I had a pretty good Halloween, as evidenced by what arrived from Fed-Ex:
(I've been coveting them like the Gollum with my Precioussssss...)
As for Schuyler, she had a great time as well, like she does every Halloween.
This year, she opted for a sort of vampire-y, Goth-y chick look. The tattoos were a gift from a cool friend when we were in New York, and it would be no exaggeration to say that she loves them with something bordering on obsession. The one on her face? Still there when she went to school this morning. I suspect she's the only girl at her conservative little Plano school with art on her face today, although I also suspect that she's the envy of every little Hannah Montana-wannabe in her class.
Even though it's a sort of punky look, we agreed to this costume for the simple reason that it was a long dress, with sleeves and no bare belly. If you're the parent of a little girl, you know just how hard it is to find a costume that isn't either goofy ("Look, I'm a Care Bear!") or something from the Li'l Prostitutes Collection(TM). Half the girls we saw looked like they were part of a child molester sting operation. If looking at an eight year-old with low rise hot pants and a bare midriff doesn't make you uncomfortable, then you might want to check yourself in for treatment somewhere.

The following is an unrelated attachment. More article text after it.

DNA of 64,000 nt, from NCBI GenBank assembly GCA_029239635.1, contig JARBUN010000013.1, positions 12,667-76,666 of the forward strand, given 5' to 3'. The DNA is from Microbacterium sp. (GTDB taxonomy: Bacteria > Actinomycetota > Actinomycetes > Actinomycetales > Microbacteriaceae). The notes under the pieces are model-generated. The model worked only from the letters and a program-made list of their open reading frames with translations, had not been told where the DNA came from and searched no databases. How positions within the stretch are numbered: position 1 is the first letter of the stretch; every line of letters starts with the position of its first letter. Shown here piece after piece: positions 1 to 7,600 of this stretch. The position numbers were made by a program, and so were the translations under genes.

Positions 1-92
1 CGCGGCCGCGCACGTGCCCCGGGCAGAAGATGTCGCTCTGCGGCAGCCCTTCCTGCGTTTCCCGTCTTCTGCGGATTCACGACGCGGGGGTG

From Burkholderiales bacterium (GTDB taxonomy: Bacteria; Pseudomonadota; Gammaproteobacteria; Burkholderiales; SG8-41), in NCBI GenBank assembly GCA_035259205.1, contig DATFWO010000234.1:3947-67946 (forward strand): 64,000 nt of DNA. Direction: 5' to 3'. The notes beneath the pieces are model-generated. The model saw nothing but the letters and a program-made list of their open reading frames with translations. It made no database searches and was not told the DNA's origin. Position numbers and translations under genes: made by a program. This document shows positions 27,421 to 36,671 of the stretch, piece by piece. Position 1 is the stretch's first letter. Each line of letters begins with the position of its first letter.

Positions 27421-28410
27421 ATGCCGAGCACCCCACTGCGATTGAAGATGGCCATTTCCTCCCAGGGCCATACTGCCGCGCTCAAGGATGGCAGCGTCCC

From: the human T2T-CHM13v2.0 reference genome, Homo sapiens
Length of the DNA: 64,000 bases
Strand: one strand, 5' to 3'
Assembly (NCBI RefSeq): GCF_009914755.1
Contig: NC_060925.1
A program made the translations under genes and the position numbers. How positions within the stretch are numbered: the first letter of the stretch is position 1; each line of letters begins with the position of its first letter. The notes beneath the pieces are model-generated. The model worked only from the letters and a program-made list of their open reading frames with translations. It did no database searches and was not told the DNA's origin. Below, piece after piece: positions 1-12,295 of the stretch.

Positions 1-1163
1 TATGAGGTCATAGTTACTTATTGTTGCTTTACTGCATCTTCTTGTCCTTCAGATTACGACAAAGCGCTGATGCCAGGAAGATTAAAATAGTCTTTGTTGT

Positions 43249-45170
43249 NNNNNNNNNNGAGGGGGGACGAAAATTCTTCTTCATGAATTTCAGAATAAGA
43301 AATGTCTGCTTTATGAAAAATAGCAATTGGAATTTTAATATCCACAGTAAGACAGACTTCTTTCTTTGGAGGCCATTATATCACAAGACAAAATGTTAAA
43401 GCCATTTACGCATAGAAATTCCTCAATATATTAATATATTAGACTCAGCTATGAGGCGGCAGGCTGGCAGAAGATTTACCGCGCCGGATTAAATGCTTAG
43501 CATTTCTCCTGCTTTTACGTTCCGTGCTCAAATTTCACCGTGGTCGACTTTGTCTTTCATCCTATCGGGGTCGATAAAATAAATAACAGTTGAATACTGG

And just like that, railing against the wicked ways of Kids These Days, I became an old man. Just in time for... that birthday, too.
This year, Schuyler trick-or-treated with her best friend from her Box Class. I don't know why we never did it before. In years past, Schuyler either did the candy rounds with a little neurotypical friend of hers whom she loved unconditionally and heartbreakingly but who was frankly a toxic little bully to her, or she went by herself, accompanied only by her fussy, boring, smelly old parents.
This year, tearing from house to house with her best friend, laughing hard and communicating wordlessly, there was no imbalance between a talking child and her, no bossy kid treating her like some sort of plaything or mascot. There was only fun, and crazy amounts of sugar, and scary displays to scream at. They had the time of their lives, and not only did not of the people handing out candy have a problem with a mute little goth girl and her Supergirl friend, I'm not actually sure that anyone noticed anything different about them.
It's extremely important for Schuyler to present her difference to the world with unflinching courage and without hesitation or apology. Nevertheless, much of the time, maybe even most of the time, she moves across the face of this planet incognito, her freak flag flying but unnoticed, like a visiting extraterrestrial who walks among us.
In that sense, I sometimes wish that every day could be Halloween. For Schuyler, in a way, every day is.